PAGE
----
Joe Palca

For the first time, scientists say they have clear evidence that the chemical building blocks of life exist on Mars.

What they can't say yet is whether there is, or ever was, life on the Red Planet.

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STEVE INSKEEP, HOST:

Scientists have new evidence that there are plumes of water erupting from the surface of Jupiter's icy moon Europa — plumes that could, maybe, possibly contain signs of life.

The evidence comes from data collected by the now-defunct Galileo spacecraft. Although the data has been available since it was collected in 1997, it's only now that an analysis confirms the existence of water plumes.

NASA is heading back to Mars. If all goes well, a two-stage Atlas V 401 will lift off from California's Vandenberg Air Force Base on Saturday morning. Onboard will be a lander named InSight, an $813.8 million mission to study the interior of the Red Planet.

Recent Mars missions have snapped pictures of the surface, studied rocks, dug in the dirt and looked for signs that water once flowed on Mars. But as Insight's principal investigator William "Bruce" Banerdt sees it, that's just scratching the surface.

An engineer in California has an invention that she hopes will someday help people with damaged lungs breathe easier.

Stanford University's Annelise Baron has developed a synthetic version of something called lung surfactant. Lung surfactant coats the tiny air sacs in the lung. Without it, every breath would be a struggle, like blowing up millions of little balloons. With surfactant, breathing is as easy as blowing soap bubbles.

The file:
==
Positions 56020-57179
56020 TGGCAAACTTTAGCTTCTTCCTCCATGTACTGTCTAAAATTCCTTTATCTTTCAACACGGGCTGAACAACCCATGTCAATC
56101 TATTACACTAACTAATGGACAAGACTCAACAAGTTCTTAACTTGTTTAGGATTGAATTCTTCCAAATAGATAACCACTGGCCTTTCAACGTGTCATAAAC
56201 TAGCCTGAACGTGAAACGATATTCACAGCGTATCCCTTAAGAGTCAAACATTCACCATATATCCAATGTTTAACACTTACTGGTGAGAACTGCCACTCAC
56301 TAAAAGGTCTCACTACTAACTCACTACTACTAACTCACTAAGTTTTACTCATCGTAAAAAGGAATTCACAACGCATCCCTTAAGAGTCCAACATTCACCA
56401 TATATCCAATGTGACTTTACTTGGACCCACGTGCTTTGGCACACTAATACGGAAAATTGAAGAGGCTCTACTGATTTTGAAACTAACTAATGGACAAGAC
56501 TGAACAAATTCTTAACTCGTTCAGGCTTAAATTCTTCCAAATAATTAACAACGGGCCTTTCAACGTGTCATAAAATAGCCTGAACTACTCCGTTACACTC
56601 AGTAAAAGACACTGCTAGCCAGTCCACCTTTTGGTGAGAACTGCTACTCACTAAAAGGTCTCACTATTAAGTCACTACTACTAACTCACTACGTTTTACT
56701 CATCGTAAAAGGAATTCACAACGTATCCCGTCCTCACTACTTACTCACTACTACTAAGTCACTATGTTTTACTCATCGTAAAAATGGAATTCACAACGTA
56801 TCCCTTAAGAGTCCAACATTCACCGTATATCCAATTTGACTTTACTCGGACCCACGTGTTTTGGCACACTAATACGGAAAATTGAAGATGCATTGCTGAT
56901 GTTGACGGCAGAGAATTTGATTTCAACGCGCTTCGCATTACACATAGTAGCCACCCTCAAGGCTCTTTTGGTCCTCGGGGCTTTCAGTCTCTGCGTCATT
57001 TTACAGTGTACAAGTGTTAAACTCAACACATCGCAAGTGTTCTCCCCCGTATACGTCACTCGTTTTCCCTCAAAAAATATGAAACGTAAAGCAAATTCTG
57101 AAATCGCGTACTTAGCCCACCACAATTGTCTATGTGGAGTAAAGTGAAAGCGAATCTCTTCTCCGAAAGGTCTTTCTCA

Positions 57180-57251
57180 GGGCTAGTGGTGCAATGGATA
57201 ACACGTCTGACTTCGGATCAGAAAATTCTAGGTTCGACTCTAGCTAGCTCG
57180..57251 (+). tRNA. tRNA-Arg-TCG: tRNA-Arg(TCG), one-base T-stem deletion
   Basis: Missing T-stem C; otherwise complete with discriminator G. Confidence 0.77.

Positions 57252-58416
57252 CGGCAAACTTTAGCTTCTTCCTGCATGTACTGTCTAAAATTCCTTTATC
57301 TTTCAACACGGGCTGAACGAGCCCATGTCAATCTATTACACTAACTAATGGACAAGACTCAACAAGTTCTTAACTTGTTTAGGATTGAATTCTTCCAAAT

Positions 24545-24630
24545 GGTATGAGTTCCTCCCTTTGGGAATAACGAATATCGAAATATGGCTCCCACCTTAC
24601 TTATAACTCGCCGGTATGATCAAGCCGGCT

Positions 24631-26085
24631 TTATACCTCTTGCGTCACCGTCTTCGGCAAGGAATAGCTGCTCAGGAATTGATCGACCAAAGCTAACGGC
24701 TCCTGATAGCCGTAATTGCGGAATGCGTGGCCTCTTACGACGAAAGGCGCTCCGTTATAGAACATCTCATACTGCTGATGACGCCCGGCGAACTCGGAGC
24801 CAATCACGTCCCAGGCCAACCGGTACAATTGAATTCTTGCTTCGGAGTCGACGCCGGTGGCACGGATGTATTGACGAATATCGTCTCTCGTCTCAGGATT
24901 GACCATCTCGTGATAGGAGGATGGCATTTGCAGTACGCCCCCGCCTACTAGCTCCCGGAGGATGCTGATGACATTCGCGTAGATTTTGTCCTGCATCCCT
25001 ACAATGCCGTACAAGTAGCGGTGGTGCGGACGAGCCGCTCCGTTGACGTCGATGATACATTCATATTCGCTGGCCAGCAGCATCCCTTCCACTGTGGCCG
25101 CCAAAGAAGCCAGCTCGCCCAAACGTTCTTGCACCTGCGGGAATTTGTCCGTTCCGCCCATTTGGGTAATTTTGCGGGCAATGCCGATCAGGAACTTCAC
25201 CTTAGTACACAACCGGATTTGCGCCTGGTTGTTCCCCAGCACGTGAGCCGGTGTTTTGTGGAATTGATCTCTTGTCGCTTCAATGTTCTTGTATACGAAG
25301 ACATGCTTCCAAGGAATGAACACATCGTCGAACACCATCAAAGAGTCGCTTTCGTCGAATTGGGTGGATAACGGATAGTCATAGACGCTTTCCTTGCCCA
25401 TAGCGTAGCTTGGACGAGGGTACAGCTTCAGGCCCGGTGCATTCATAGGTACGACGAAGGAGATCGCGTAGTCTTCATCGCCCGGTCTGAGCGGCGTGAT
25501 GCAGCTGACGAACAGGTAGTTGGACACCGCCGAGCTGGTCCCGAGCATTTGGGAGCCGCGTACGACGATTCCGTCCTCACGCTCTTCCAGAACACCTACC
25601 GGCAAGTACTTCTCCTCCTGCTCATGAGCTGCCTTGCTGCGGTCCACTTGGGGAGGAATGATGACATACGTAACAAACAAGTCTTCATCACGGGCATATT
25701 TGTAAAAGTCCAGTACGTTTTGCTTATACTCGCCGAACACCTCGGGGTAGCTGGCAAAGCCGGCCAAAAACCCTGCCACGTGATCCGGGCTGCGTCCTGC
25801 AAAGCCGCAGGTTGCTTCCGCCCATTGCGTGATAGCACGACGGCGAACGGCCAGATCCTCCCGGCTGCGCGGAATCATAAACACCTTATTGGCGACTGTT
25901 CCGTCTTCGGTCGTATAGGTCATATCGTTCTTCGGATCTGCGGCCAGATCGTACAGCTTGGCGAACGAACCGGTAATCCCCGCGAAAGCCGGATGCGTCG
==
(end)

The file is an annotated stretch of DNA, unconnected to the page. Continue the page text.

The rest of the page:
A critical part of NASA's next $2 billion rover mission to Mars broke during testing earlier this month.

The Mars 2020 mission's heat shield was undergoing stress-testing when it developed a crack that appeared around its entire circumference. The shield is designed to protect the rover as it enters the Martian atmosphere.

A startup company in California is using machine learning and artificial intelligence to advise fire departments about how to plan for earthquakes and respond to them.

The company, One Concern, hopes its algorithms can take a lot of the guesswork out of the planning process for disaster response by making accurate predictions about earthquake damage. It's one of a handful of companies rolling out artificial intelligence and machine learning systems that could help predict and respond to floods, cyber-attacks and other large-scale disasters.

Really Random Numbers

Apr 12, 2018

Copyright 2018 NPR. To see more, visit http://www.npr.org/.

NOEL KING, HOST:

A team of physicists has come up with a way to secure communications over the Internet, which is not a small deal in this day and age. Their approach involves creating truly random numbers. NPR's Joe Palca has the story.

NASA is building a new X plane with the goal of deadening the loud thunderclap that jets make when they travel faster than sound.

Those noisy sonic booms are one of the reasons supersonic planes aren't used commercially today.

The Low-Boom Flight Demonstration program will build the new experimental aircraft and then fly it over cities to see if it's quiet enough to satisfy residents and regulators.

Nothing conveys the excitement of space exploration like pictures from another planet. Now NASA is planning to go one better than pictures. The space agency is aiming to launch a probe carrying a communication system that will let future missions to Mars transmit live, high definition video to Earth.

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